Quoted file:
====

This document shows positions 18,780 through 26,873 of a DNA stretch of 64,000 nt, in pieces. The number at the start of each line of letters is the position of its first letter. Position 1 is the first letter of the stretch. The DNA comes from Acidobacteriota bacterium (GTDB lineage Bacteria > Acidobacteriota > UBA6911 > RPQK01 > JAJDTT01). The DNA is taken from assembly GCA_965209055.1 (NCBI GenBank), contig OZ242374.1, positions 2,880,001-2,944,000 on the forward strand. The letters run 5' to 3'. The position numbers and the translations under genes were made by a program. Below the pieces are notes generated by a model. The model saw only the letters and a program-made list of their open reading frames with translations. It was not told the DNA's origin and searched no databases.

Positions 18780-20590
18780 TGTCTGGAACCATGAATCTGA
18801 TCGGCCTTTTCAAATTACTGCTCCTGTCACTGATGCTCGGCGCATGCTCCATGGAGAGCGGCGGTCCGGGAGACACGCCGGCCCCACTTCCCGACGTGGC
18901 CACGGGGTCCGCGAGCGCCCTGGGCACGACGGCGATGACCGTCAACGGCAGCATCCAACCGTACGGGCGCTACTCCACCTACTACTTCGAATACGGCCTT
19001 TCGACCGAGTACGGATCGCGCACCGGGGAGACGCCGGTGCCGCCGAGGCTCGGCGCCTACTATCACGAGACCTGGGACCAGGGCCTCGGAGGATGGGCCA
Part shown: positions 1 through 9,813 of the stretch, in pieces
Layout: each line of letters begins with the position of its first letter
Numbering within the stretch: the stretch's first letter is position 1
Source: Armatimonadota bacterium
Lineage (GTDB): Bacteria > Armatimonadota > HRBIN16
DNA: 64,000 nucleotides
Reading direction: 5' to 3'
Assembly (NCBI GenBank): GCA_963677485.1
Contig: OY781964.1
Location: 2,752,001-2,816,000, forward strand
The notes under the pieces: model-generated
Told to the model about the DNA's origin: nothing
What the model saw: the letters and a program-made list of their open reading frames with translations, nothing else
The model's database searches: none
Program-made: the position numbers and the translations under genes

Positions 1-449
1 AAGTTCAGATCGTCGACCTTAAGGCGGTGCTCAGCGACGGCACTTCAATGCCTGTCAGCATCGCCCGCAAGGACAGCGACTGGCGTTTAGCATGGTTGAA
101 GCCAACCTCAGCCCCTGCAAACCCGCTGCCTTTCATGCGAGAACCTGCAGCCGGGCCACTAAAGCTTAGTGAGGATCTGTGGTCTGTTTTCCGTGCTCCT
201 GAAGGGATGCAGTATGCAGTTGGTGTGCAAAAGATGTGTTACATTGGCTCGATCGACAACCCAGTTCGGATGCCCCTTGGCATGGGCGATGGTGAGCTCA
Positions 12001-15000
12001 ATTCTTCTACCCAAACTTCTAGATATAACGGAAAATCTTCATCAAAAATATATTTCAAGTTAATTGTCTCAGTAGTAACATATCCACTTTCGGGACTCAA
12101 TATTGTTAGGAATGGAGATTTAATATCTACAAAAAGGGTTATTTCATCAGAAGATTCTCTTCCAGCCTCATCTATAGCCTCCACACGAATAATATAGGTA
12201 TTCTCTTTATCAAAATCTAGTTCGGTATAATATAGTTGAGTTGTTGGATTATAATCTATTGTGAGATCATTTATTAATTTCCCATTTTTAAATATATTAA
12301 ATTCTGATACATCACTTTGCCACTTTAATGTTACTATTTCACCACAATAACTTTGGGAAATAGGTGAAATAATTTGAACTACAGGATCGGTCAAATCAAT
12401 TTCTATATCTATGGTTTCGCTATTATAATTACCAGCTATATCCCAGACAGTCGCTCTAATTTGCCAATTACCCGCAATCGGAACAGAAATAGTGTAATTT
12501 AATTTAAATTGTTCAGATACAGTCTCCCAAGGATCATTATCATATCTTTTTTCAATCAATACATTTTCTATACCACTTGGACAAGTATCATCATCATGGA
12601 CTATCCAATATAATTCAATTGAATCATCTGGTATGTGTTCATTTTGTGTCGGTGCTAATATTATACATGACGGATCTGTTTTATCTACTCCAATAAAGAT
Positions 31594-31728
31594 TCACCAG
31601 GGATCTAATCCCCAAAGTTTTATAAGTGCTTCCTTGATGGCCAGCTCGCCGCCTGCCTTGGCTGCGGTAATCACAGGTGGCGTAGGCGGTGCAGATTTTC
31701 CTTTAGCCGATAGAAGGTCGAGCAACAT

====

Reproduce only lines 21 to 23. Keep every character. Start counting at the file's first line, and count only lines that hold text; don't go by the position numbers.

Program-made: the position numbers and the translations under genes

Positions 1-449
1 AAGTTCAGATCGTCGACCTTAAGGCGGTGCTCAGCGACGGCACTTCAATGCCTGTCAGCATCGCCCGCAAGGACAGCGACTGGCGTTTAGCATGGTTGAA